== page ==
Distal-Third Forearm Fractures Clinical Presentation

Updated: May 09, 2023
  • Author: Arvind D Nana, MD; Chief Editor: Harris Gellman, MD  more...
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On presentation, the history should include the patient's pertinent past medical history, occupation, hand dominance, mechanism of injury, and treatment history. The patient's dependence on the extremity for occupational needs and activities of daily living (ADLs) greatly affects later decision-making.


Physical Examination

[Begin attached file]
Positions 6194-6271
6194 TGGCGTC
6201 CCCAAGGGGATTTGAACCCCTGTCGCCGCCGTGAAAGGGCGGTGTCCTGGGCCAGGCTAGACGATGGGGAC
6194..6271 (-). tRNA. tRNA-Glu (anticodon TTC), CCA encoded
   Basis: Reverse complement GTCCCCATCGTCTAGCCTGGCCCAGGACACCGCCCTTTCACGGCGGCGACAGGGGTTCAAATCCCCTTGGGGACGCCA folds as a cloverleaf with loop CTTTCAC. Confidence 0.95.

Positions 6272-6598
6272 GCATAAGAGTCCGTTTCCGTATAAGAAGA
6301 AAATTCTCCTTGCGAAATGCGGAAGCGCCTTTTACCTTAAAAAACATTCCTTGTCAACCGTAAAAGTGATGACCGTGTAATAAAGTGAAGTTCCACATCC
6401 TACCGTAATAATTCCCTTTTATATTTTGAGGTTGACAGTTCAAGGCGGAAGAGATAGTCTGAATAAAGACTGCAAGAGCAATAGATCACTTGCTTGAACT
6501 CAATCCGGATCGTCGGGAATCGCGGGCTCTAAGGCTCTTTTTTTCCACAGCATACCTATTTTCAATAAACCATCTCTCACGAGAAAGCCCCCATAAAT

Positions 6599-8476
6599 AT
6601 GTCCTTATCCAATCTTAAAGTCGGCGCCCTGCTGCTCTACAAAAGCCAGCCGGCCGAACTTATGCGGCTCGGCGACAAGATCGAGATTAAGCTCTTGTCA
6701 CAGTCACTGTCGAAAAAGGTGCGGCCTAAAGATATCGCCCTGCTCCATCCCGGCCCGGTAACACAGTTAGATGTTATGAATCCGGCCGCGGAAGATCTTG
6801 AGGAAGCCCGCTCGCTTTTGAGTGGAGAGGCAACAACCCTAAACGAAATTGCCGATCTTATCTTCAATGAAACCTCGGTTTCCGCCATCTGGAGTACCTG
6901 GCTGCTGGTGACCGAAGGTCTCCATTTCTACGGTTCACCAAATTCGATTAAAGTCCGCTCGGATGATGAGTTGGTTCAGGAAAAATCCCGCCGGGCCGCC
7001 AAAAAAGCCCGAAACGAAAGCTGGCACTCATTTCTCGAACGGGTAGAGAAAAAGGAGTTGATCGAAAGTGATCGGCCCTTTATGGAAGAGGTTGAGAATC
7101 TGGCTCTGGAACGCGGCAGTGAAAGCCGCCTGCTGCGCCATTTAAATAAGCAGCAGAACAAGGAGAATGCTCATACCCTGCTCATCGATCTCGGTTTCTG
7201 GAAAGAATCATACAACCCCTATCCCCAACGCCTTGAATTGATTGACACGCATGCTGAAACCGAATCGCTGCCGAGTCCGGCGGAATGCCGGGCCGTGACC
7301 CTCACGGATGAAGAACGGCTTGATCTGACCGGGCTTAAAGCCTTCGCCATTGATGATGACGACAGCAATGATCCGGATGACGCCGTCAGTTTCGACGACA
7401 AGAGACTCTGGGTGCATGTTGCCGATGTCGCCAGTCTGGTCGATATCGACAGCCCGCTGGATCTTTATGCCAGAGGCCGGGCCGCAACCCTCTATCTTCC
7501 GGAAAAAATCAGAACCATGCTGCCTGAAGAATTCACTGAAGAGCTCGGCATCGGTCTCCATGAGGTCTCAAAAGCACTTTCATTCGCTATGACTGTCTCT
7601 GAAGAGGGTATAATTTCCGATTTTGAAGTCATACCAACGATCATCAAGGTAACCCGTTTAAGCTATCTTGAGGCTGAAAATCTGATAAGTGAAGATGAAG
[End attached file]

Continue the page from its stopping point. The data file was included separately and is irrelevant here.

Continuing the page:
Start the physical examination proximally at the shoulder, and continue distally to include the elbow, wrist, and hand. Visually inspect the wrist, and note the presence or absence of open wounds, swelling, and deformity. Pain may limit manual examination and range of motion (ROM) of the injured wrist, but investigate other proximal injuries because they may alter the treatment plan. An adequate neurologic and vascular examination with particular attention to the median nerve is essential. Tests for compartment syndrome also must be performed carefully.